Memory, concentration and thinking

Some people experience problems with memory, concentration and thinking (known as cognition) after mini stroke (TIA) and minor stroke. These problems are usual worst during the first few months.

For some people these problems are very mild and have little impact, but for others it can have a bigger impact and affect confidence, mood, ability to work and relationships with family/ friends.

I need to write much more things down, I'm still doing things forgetting that I've done it or forgetting that I haven't done it.

Minor stroke patient

How can I manage cognitive problems?

There are self-management strategies, resources and organisations to help make things a little easier for you, some of them can be found below:

Tips to manage your memory and thinking are summarised in the infographic.

1. Keep your brain active

  • There are plenty of ways to keep your brain active, such as crossword puzzles, Sudoku, reading, jigsaw puzzle.

  • There are apps for brain training which are recommended by the NHS.

person sitting on a stool with paper

2. Rest and relaxation

  • When you’re tired it’s even harder for your brain to process things. Rest and sleep can help you focus.
  • Relaxation activities can help your mind rest.
  • You may already know what relaxes you, such as reading, walking, listening to music.
  • Some relaxation techniques need to learnt and practised, such as mindfulness and meditation. There are lots of videos, websitespodcasts and apps to help you.
  • It can be difficult to find time to rest and relax at work. Talk to your manager and occupational health team about adaptations to the way you work and how to build short breaks into your day.
woman walking

3. Exercise

  • Being active can help cognitive problems.
  • Exercise also releases chemicals into your brain that make you feel happier.
  • You’re more likely be active if you plan it, do something you enjoy or do it with family or friends.
  • Find out more about active lifestyle here.
man with racquet

4. Be kind to yourself

  • Try not to put too much pressure on yourself or expect too much.
  • Allow yourself more time to do things and set realistic goals.
  • Some people say that cognitive problems made them feel stupid, but you are not stupid, you haven’t lost your intelligence.
person holding a flag with a smiley face on it

5. Speak to your GP

  • Your GP can check that cognitive problems aren’t caused by something else, like medication or low mood.
  • Problems with memory, concentration and thinking are “hidden” and many people (including doctors) don’t realise that these problems can occur after mini stroke (TIA) and minor stroke. This means you probably won’t be asked about cognitive issues and you’ll have to actively ask your GP for support yourself.
woman holding a very large cup of tea

6. Talk about it

Talking to other people is really important.

Family and friends: sharing your problems can help them understand what you are going through and how to support you.

Other people who have had mini stroke (TIA)/ minor stroke: connect through social media groups and forums:

Stroke charities: 

two people looking at each other with a heart above them

How can I manage memory problems?

There are self-management strategies, resources and organisations to help make things a little easier for you, some of them can be found below:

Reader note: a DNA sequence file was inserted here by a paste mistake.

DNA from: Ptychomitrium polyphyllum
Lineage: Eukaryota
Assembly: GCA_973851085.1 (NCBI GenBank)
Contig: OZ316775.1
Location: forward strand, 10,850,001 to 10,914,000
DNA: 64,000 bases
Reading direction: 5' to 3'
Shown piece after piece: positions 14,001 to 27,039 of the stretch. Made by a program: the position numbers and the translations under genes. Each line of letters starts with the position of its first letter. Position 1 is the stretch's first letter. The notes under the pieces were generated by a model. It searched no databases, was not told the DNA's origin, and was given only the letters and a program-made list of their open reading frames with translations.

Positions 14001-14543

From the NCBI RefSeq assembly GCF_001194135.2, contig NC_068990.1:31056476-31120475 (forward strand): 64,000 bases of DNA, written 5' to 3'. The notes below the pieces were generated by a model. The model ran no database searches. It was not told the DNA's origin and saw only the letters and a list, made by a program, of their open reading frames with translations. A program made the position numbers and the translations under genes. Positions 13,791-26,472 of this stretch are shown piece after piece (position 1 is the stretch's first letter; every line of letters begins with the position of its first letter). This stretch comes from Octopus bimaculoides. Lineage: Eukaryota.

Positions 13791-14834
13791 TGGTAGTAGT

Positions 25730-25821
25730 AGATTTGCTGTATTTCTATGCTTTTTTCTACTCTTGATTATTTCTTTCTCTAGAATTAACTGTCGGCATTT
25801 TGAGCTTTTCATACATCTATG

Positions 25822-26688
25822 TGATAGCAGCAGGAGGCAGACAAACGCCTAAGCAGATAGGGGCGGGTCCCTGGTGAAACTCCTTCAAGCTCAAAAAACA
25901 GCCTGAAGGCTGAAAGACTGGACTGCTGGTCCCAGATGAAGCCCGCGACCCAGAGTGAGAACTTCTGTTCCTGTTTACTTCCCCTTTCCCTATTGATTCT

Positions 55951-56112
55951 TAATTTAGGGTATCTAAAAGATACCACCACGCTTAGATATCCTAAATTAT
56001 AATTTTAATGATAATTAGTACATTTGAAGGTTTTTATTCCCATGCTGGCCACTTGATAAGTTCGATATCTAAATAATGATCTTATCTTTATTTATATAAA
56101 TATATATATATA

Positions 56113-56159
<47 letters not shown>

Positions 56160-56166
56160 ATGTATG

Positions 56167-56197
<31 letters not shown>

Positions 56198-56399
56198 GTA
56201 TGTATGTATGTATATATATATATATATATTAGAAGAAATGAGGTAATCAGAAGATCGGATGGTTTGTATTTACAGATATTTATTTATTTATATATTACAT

Tips to manage memory problems are summarised in the infographic.

1. Write things down

  • Write a to do list.
  • Use calendars for appointments or events.
  • Write down what was discuss at doctors’ appointments or other meetings.
  • Use a voice recorder or take photos as an alternative to writing
woman with notepad and pencil

2. Use prompts and reminders

  • Set alarms as reminders; for example, when to take medication.
  • Use pill boxes to keep track of medication.
  • Put notes in places you’ll see them, such as on a mirror or the front door: “don’t forget keys”.
  • Label cupboards and drawers so you know where things are kept.
hand holding smart phone with reminders on the screen

3. Have a regular routine

  • Having a regular daily routine helps you to know what’s coming next.
  • Take your medication at the same time every day.
  • Include time to relax.
  • Still have some variety so you don’t get bored.
person sat on a stool holding a piece of paper with a calendar

4. Plan ahead

  • Write a to do list.
  • Prepare what you need ahead of time.
  • Place items you need in obvious places, such as trainers by the door to remind you to go for a walk.
pair of hands holding a clipboard with a check list

5. Keep things in the same place

  • Keep important items in the same place, such as keys on a hook by the door.
  • Remove distraction, like clutter.
person holding a pile of files

How can I manage concentration problems?

1. Pace yourself

  • Limit activities to the length of time you know you can concentrate for.
  • Have regular breaks and rest - tiredness affects your concentration.
  • Is there a time of day you have better concentration?
man sitting on a chair with a cup of coffee

2. Do one thing at a time

  • Focus on one task at a time.
  • Even having a conversation while doing something can be distracting.
woman sat at a desk with lots of speech bubbles around her

3. Remove distractions

  • Noises, like the TV, can make it difficult to concentrate.
  • Your surroundings can be distracting; for example, if there is clutter.
  • Keep it simple.
  • Writing things down can help you focus.
laptop with lots of activites

Helpful Resources


Medication reminder: 

Brain training:


Talk about it

Stroke charities

Stroke Association:

Different strokes:

Social media and forums for mini stroke (TIA) and minor stroke